Coaches evaluate new quarterbacks

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Coaches evaluate new quarterbacks

By Robert Clinton, Staff Writer

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Striking first meant nothing as the Comets  had no answer for the offensive onslaught West Hills College-Coalinga inflicted during its 50-21 route of Contra Costa College in Comet Stadium Saturday.

The contest was, for all intents and purposes, decided before the first half ended. But, the preseason is for evaluation, and Comet coach Alonzo Carter used this seemingly lost cause of a game to evaluate his signal callers — also to find out who, if anyone, is prepared to take the reins.

Establishing a lead dog before the season gets underway is paramount for a good team. The selection of the coach’s play calls, along with different blocking schemes, are aspects that become magnified when there are questions at quarterback. Having, or not having, a staple at quarterback affects the offense’s rhythm in a number of ways, even down to the spin and flight of the ball, when considering a left or right-handed passer.

The offensive line takes the brunt of the criticism, especially if the lack of rhythm results in protection issues. Instinctively, linemen know they may not have to hold blocks as long for a scrambling quarterback, as they would for a pocket guy.

Not having a set quarterback in practice and in games makes it difficult for the rest of the offense to predict what to expect from the QB in certain situations.

CCC fans could be heard during the game questioning if the line was even blocking for the quarterback quartet — especially as one quarterback’s fumble was recovered in the end zone for a West Hills touchdown.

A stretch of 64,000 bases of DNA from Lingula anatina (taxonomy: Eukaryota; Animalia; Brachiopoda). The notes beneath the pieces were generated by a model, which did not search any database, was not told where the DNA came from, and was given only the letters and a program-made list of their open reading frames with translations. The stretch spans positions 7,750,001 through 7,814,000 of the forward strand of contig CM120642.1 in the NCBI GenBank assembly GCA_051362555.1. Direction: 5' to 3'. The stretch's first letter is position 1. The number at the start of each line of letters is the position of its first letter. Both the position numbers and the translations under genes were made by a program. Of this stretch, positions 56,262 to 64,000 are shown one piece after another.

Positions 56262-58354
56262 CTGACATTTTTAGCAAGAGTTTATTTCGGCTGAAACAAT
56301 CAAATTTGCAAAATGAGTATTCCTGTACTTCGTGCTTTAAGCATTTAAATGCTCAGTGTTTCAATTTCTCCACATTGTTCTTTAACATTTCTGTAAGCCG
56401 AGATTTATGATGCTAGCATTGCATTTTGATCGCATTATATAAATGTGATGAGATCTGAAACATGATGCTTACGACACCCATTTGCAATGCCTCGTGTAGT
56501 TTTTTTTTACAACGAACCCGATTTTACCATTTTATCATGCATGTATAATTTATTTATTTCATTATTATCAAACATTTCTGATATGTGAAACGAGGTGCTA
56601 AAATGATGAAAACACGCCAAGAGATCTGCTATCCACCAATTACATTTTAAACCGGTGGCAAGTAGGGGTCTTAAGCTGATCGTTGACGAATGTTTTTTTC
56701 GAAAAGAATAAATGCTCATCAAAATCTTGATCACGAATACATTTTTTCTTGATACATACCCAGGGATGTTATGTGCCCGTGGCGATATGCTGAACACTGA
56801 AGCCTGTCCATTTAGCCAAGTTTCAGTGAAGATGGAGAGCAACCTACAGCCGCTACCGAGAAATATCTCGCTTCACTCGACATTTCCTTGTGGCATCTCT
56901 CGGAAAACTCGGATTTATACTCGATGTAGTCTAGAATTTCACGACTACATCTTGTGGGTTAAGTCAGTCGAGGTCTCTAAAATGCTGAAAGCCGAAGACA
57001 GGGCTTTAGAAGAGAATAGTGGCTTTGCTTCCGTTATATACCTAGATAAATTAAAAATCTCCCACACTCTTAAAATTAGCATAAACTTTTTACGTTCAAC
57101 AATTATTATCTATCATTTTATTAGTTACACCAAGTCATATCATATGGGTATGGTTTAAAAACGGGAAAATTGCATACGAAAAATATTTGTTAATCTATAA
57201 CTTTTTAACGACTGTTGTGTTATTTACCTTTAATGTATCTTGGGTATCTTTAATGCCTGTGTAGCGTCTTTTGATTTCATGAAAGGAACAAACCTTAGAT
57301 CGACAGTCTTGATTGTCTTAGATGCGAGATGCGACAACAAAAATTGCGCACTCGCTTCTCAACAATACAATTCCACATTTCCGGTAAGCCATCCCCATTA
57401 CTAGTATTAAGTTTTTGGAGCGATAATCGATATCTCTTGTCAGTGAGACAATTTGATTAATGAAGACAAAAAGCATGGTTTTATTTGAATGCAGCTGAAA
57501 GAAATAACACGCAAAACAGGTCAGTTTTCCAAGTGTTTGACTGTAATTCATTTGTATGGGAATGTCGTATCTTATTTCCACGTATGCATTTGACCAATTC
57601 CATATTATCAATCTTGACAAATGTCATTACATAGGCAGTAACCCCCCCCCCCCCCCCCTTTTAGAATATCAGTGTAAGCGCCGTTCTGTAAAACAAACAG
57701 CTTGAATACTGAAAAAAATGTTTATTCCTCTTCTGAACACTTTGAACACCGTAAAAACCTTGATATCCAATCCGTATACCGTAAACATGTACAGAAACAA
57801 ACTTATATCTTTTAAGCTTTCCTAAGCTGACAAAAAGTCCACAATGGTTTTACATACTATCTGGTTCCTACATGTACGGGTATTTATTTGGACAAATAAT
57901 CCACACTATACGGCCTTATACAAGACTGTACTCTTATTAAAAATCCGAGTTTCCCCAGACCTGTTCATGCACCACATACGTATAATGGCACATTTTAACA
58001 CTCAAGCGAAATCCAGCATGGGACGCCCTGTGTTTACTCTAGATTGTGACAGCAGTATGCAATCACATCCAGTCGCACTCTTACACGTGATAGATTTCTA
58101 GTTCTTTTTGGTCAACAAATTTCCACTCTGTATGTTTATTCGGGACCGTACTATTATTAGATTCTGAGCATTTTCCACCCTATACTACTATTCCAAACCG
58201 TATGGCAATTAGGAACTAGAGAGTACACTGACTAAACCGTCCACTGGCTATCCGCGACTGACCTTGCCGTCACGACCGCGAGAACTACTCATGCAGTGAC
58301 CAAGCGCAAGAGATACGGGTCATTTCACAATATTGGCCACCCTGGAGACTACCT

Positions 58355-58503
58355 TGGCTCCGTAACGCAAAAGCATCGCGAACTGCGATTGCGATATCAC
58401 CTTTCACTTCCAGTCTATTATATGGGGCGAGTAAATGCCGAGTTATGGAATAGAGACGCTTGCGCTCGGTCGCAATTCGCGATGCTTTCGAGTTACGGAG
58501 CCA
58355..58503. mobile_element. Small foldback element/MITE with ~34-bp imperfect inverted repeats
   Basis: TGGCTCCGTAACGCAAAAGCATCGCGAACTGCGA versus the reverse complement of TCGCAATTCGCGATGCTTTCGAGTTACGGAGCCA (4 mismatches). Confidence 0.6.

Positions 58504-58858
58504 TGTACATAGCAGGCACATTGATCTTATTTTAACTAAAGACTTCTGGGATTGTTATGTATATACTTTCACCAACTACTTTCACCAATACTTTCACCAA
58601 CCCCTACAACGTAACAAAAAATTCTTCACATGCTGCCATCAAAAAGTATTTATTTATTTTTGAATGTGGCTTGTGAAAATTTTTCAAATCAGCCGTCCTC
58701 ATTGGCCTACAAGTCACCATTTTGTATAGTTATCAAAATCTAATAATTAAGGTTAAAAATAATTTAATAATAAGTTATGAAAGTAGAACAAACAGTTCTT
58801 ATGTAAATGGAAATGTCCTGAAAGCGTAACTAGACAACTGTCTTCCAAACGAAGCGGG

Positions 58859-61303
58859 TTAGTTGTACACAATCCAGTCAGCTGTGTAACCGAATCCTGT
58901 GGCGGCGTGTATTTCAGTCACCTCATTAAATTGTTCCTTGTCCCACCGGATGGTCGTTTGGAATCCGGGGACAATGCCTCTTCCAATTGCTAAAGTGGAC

“We played four quarterbacks today. That’s rare for me,” Carter said. “We just need to establish which of our guys will be taking the lead role.”

Carter said he’s considering running a dual quarterback system this year. History shows that his last try at a two-tiered system yielded less than desirable results.

In the 2011 season Carter attempted to run the two QB system utilizing Jeffery Anderson and Lamar McKnight. That year the Comets finished third in the conference with an overall record of 6-4. The team failed to qualify for a coveted bowl game.

With athletes only allowed two on-field seasons in JC football and the relative young age of his squad, reasonable minds can only determine that stability will only make the team stronger.
Though it is early in the year, starting, and sticking with 6 foot 3 inch freshman Jonathan Banks, should be taken into consideration.

The first year Comet showed poise, racking up 53 yards on the ground and 83 yards through the air, including a touchdown pass. His unwavering workman like demeanor at the end of a tough loss may be the kind of captain this team needs to get past this turbulent start.

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